Your friends also shouldn’t be your only means of managing mental health. They can certainly help! One of my best friends is a social worker and she definitely uses counseling techniques when I come to her with my anxieties, but it still isn’t the solution for me.

Roller derby is a great supplement in managing mental health, but it is in no way the answer.

If you have diabetes, diet and exercise is incredibly important. Here’s the thing, so is insulin.

This sport probably WON’T save you, at least not forever and that’s OKAY.

Therapy and medication aren’t always the answer either. It wasn’t the complete answer for me.
I was still really unhappy at practice even with those life changes. There are other options to explore as well: time spent on other hobbies, changes in your diet or habits, and non-competitive sporting or time at the gym (endorphins!).

My PERSONAL solution has involved a great mixture of things, and even today everything is not 100% perfect. I do have a lot more perspective. My process won’t work for everyone, or even the great majority of skaters who may feel similarly. I am sorry about that, but please know you are not alone.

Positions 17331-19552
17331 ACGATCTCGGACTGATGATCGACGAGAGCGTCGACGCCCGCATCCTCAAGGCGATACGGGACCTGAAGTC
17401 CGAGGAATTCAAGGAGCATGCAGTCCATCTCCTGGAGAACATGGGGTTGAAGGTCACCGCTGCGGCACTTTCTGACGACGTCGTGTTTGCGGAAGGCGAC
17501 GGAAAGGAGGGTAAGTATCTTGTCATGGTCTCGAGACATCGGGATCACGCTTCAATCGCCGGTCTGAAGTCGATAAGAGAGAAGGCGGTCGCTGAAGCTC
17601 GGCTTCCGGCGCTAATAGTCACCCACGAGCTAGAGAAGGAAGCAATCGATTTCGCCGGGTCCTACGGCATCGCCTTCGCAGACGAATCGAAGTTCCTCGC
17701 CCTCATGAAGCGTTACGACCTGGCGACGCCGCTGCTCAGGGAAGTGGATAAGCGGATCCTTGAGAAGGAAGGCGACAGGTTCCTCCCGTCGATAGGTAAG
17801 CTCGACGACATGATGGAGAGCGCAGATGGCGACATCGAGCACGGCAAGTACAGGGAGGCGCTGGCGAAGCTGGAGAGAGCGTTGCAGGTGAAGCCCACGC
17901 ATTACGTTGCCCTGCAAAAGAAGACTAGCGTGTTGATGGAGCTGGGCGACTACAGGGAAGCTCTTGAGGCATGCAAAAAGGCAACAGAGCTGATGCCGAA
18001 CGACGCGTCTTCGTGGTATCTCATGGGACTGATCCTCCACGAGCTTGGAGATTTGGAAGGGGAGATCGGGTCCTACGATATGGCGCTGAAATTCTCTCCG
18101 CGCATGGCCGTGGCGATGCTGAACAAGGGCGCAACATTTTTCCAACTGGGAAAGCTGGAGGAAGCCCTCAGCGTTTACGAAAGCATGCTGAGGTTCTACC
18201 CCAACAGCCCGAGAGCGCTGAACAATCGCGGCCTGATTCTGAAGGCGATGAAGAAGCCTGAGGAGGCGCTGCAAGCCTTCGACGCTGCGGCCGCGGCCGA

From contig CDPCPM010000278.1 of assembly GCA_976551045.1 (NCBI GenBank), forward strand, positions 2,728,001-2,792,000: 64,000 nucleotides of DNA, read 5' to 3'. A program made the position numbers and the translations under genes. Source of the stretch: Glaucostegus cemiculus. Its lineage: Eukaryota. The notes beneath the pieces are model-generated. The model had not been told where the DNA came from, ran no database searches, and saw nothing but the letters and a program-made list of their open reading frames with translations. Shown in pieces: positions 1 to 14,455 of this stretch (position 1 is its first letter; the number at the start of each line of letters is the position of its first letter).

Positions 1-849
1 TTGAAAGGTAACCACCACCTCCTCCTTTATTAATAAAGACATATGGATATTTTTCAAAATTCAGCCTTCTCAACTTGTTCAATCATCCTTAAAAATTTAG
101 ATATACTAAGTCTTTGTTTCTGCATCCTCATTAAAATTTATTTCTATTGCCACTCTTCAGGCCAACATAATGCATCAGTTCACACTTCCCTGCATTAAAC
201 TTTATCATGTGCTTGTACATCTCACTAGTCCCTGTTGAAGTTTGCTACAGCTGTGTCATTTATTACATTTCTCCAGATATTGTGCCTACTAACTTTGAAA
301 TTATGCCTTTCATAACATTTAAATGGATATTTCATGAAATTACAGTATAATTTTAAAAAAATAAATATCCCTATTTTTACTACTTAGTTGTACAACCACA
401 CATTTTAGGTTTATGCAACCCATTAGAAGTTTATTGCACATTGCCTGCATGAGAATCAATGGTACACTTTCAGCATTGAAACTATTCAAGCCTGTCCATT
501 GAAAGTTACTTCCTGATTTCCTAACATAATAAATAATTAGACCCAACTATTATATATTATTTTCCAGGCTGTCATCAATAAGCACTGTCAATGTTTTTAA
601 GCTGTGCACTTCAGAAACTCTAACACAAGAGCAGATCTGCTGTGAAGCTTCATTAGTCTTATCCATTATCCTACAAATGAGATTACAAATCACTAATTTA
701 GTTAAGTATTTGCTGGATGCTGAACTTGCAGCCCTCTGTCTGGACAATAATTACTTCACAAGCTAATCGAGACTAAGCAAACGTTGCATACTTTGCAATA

Some resources:
Psychology Today (a great way to explore therapists and psychiatrists)
Depression in Elite Sport
Depression in Athletes
Roller derby did not save my soul
I Got Here, Now What? Practical Tools for Managing Mental Health and Derby, Part I: Getting There

Posted by Jax

2018: Resolve to be Versatile

Photo © DeFord Designs

“I’ll take the stripe, but don’t pass it to me.”